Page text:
The following situation is not uncommon: John and Barbara get engaged and live together. The home the couple lives in is titled in Barbara’s name. Before the wedding, Barbara conveys the property to John and Barbara as tenants in common. John does not contribute any money to the property and Barbara is still the sole mortgagor making the monthly mortgage payments. Several months after the title transfer, John and Barbara call off the wedding. To Barbara’s chagrin, when she asks John to convey back his 50% interest in the property to Barbara, John requests to be “bought out” for fair market value. Can John legally make this request, and will John prevail in court?
In these types of property disputes, the court is going to review the facts carefully. Several arguments can be asserted in these kinds of disputes. If the parties had a written agreement or memorandum of understanding regarding the property, that could impact the outcome of the dispute. Even in the absence of a written agreement, the parties may claim an implied agreement existed.
Placing John on title may create a rebuttable presumption of ownership. When a deed is unambiguous, a court might decide not to look at other evidence outside of the actual deed instrument. On the other hand, evidence outside the deed could be considered by the court and could alter the outcome of the dispute. Further, in this type of factual scenario, it is not entirely clear whether John paid any consideration for the property. John could cite to other acts of kindness and claim they were consideration for the property transfer. Even assuming John did not pay any consideration for his property, that fact by itself does not necessarily warrant a court invalidating the property transfer.
Barbara, on her end, could claim fraud or duress, but she would be required to prove that John duped and/or forced her into transferring the property interest to him and make out her fraud or duress claims. Barbara may also claim that John was unjustly enriched and that it would be inequitable for him to retain title under the circumstances. Barbara also could claim contribution or reimbursement for the monies expended towards the property after the parties became co-tenants.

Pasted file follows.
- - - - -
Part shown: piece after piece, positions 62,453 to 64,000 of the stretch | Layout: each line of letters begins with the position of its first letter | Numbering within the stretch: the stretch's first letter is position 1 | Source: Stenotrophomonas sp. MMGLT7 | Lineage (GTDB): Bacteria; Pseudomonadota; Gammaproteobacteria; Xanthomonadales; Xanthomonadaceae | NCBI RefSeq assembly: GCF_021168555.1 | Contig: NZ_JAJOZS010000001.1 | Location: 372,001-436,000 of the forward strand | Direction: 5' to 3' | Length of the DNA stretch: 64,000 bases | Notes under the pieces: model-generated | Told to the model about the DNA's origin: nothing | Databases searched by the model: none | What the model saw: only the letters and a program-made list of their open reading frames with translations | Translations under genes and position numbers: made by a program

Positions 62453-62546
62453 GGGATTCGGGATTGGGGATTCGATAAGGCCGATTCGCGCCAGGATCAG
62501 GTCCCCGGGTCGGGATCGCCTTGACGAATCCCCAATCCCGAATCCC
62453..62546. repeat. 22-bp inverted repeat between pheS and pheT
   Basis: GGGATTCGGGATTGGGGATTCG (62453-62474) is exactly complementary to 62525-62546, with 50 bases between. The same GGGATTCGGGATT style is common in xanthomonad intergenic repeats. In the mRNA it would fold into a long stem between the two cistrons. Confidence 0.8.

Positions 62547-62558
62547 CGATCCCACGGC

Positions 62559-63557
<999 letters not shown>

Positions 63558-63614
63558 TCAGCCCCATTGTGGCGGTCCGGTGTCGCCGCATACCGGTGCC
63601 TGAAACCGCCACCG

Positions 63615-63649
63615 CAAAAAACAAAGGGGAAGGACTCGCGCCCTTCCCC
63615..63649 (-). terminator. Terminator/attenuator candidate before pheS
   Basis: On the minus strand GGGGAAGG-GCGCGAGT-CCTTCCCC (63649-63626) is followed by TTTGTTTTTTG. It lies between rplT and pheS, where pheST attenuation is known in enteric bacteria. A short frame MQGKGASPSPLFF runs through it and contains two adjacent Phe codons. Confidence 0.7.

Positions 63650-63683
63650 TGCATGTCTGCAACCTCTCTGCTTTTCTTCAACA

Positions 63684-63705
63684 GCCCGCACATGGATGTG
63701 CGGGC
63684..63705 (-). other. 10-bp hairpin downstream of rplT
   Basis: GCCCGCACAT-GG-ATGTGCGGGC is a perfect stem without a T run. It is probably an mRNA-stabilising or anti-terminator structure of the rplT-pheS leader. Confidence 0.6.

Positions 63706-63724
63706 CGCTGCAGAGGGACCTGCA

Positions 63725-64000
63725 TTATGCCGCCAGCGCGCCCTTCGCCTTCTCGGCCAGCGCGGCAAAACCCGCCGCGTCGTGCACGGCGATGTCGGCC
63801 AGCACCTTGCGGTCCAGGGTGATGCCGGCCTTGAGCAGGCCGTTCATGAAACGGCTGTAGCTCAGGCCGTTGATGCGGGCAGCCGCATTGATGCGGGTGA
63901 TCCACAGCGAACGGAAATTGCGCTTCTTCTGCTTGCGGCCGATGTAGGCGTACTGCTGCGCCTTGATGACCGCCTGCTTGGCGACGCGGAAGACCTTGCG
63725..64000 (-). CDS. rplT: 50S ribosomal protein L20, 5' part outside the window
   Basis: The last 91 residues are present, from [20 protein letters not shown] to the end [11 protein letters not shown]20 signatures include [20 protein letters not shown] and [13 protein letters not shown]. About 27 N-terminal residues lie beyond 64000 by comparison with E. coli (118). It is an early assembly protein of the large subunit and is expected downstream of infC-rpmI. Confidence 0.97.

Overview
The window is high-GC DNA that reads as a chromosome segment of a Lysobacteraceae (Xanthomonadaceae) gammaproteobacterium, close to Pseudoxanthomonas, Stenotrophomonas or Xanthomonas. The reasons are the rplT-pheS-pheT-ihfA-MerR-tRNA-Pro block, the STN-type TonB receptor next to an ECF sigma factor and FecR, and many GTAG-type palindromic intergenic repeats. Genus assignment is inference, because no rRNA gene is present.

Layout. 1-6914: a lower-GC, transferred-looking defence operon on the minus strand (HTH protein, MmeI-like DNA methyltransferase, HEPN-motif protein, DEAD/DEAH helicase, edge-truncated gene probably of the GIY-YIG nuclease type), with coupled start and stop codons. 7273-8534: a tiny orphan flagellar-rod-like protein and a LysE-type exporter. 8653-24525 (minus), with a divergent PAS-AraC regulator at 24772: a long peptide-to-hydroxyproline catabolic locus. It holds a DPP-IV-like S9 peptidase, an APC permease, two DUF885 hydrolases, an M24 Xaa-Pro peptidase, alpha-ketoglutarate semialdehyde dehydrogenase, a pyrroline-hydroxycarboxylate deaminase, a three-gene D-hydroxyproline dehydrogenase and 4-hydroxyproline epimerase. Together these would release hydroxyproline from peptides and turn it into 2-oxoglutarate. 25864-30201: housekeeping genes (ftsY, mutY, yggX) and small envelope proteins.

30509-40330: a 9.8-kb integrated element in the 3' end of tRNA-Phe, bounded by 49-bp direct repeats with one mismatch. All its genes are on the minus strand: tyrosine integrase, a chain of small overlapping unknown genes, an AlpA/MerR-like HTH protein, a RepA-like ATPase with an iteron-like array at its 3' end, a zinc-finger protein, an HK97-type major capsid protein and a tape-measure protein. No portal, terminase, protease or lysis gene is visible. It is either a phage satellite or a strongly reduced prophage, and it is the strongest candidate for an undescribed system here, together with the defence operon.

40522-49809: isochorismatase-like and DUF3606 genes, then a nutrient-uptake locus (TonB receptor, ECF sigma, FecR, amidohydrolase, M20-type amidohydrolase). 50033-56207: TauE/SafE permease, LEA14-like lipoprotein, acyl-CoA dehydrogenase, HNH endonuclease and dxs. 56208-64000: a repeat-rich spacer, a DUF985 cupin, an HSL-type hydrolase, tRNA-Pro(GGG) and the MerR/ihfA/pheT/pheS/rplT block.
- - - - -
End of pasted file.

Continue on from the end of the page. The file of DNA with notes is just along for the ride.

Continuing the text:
It is important to understand the parties’ legal rights in this situation because the prevailing party in a quiet title dispute has the right to request reimbursement of lawyer fees from the court. Of course, the above title dispute is not limited to engaged couples; oftentimes friends living together, business partners, or family members, could own property jointly. The situation can get messy quickly when one of the co-tenants wants to sell his or her interest in the property.
In all cases it is important to be as strategic as possible before taking action. Co-tenants on title together also generally have other financial ties that may get brought into the title dispute. For instance, in the example above, John may countersue for return of “conditional gifts” he provided to Barbara. Therefore, Barbara will need to evaluate all of her rights and obligations with respect to John before proceeding with the title dispute.
If you have any questions about transferring title, you can contact Ben Gottlieb at email@example.com or call 602-533-2840.
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